6. On January 2, 1959, the appellant sent a registered notice to the respondent under Section 80 of the CPC in pursuance of which the present suit was filed on March 16, 1959 in the Court of Civil Judge, Lucknow. The Trial Court passed a decree in favour of the appellant in the sum of Rs. 33,547.50. The learned Judge, however, rejected the appellant's claim for a salary for two months and 13 days from November 3, 1955 to January 15, 1956 as being barred by limitation. The appellant's claim for seniority and promotions was rejected by the learned Judge on the ground that it was barred by res judicata. The claim for interest was also negatived.
7. On October 20, 1965, the appellant fifed first appeal No. 15 of 1965 in the High Court of Allahabad which on April 20, 1967 was remanded by the High Court to the Trial Court for recording its findings on Issues Nos. 11 and 12, By an order dated August 29, 1967, the Trial Court found in favour of the appellant on both the issues. It held on the assumption that the appellant's claim was not barred by res-judicata that he would have been necessarily promoted to the post of Chief Clerk and Superintendent, since his name was on the appropriate panels in Class III Service and that he would have been promoted later to the post of Assistant Personnel Officer in Class II according to the 'Next Below Rule'. On receipt of these findings, the High Court by its judgment dated February 19, 1969 allowed the appellant's appeal partly and decreed a further sum of Rs. 8,325.34 in his favour. The High Court also decided the issue of res-judicata in his favour. This appeal is directed against the judgment of the High Court on a certificate granted by it, under Article 133(1)(a) and (h) of the Constitution.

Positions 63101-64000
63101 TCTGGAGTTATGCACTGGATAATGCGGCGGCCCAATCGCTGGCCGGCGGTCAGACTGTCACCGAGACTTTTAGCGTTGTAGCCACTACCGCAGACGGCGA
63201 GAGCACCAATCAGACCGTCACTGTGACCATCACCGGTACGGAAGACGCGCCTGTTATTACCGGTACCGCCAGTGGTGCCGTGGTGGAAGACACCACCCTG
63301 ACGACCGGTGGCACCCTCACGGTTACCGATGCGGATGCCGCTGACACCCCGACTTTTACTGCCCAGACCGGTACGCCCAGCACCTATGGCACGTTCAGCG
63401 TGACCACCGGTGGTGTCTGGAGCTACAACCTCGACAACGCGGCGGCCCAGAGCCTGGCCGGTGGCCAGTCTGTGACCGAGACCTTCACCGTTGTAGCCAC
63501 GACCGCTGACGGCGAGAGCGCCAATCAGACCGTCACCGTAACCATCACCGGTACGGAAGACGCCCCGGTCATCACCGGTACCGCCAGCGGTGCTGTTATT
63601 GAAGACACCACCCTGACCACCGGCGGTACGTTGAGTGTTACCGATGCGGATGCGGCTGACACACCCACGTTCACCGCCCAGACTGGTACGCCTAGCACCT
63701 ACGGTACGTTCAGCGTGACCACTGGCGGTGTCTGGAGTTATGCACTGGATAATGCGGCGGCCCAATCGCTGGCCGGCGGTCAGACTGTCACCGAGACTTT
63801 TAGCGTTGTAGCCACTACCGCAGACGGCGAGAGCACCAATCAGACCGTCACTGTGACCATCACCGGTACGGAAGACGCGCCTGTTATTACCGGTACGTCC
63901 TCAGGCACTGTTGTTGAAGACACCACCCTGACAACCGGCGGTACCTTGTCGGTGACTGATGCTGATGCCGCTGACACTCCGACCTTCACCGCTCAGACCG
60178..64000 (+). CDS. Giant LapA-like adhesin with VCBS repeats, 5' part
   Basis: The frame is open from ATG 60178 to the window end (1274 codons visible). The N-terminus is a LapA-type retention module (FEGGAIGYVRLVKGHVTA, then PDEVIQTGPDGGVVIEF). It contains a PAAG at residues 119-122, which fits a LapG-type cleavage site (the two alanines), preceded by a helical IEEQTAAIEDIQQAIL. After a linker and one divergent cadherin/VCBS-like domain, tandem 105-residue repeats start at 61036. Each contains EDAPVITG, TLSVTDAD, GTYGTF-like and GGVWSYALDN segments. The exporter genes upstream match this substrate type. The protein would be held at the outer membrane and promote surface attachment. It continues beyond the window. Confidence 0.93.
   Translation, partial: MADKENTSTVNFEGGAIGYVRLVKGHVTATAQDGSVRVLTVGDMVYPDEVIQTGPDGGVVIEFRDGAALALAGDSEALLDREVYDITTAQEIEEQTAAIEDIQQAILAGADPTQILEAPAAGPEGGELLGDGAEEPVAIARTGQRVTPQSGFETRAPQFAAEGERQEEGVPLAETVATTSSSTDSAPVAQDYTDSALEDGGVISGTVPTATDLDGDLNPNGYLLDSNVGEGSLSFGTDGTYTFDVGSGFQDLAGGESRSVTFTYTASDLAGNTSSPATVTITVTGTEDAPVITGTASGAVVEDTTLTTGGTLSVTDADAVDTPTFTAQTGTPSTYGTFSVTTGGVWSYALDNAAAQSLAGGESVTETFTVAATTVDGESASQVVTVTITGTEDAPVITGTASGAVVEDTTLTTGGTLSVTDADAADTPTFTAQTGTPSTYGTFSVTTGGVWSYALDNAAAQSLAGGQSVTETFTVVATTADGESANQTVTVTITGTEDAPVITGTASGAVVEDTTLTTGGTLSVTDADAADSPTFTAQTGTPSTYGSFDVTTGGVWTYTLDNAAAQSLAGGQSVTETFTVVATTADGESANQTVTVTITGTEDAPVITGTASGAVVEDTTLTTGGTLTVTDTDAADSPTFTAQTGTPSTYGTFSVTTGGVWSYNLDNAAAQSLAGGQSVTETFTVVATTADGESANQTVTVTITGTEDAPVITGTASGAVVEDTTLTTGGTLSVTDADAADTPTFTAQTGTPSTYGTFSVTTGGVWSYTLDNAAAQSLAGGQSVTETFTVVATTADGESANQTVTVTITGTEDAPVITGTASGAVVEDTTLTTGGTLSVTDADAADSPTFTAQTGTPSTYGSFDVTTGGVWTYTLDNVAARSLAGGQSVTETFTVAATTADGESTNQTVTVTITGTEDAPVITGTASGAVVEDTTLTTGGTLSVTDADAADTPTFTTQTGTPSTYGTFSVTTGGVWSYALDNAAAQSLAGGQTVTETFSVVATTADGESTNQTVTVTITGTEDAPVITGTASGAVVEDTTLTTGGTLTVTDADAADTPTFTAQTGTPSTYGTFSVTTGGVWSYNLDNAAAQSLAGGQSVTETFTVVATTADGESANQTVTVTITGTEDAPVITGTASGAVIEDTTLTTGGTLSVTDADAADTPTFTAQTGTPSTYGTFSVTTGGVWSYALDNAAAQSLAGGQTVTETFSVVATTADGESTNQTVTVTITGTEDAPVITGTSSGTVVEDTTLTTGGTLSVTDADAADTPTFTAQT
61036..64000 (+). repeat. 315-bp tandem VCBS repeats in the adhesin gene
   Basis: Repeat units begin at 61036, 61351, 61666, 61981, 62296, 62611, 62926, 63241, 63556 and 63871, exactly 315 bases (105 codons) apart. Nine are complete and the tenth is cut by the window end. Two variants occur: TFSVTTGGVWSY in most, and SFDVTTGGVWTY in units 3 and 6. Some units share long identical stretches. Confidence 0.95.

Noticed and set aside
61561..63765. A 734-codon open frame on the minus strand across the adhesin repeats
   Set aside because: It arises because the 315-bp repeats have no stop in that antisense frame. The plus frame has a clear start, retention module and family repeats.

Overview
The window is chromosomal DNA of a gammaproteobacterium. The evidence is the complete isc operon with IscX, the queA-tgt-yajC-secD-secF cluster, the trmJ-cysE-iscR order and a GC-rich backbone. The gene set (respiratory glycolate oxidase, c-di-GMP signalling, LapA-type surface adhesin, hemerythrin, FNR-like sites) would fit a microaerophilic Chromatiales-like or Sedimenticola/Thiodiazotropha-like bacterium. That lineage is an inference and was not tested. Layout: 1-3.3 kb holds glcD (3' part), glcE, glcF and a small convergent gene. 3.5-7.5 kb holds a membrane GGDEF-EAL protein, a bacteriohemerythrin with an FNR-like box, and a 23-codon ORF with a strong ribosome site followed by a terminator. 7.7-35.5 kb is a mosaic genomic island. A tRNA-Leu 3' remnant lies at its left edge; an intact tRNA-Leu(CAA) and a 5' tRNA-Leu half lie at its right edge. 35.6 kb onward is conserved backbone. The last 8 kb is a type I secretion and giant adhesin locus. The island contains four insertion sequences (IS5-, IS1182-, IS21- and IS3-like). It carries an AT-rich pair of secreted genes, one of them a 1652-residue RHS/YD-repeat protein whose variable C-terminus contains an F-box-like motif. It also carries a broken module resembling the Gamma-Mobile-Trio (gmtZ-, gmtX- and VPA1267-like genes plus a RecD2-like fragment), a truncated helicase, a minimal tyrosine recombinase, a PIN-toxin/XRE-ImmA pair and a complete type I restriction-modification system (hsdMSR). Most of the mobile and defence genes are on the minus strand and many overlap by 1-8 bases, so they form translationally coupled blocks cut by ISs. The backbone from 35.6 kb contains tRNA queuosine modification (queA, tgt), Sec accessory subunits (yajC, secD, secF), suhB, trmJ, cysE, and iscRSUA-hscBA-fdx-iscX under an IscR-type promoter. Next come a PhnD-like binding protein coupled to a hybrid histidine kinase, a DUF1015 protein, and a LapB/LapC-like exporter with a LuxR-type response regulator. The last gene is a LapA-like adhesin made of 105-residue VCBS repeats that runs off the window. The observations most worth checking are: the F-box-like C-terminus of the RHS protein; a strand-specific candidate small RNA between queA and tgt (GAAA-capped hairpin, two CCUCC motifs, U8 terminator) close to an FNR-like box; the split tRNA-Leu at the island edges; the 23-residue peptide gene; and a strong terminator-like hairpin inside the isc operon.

8. Mr. Yogeshwar Prasad who appears on behalf of the appellant had raised several contentions in this appeal which may be set out before dealing specifically with the more important of them. It is contended by the learned Counsel (i) that the High Court is wrong in its assumption that a Committee appointed by the Divisional Superintendent had found the appellant guilty of any charges; (ii) that the appellant was not only put on the panel for promotion but was, in fact, promoted to the higher grades as is clear from the findings dated May 17, 1956 recorded by the learned Civil Judge, Lucknow (iii) that the High Court committed a further error in basing its judgment on circular No. 975 dated May 16, 1946 which not in force at the relevant time and that another circular which was relied upon by the trial court was actually in force at that time; and (iv) that Rule 148 of the Railway Establishment Code under which the services of the appellant were terminated on both the occasions, first in 1948 again in 1955, having been struck down by this Court. It is not correct to hold that the appellant's termination was set aside for a technical reason.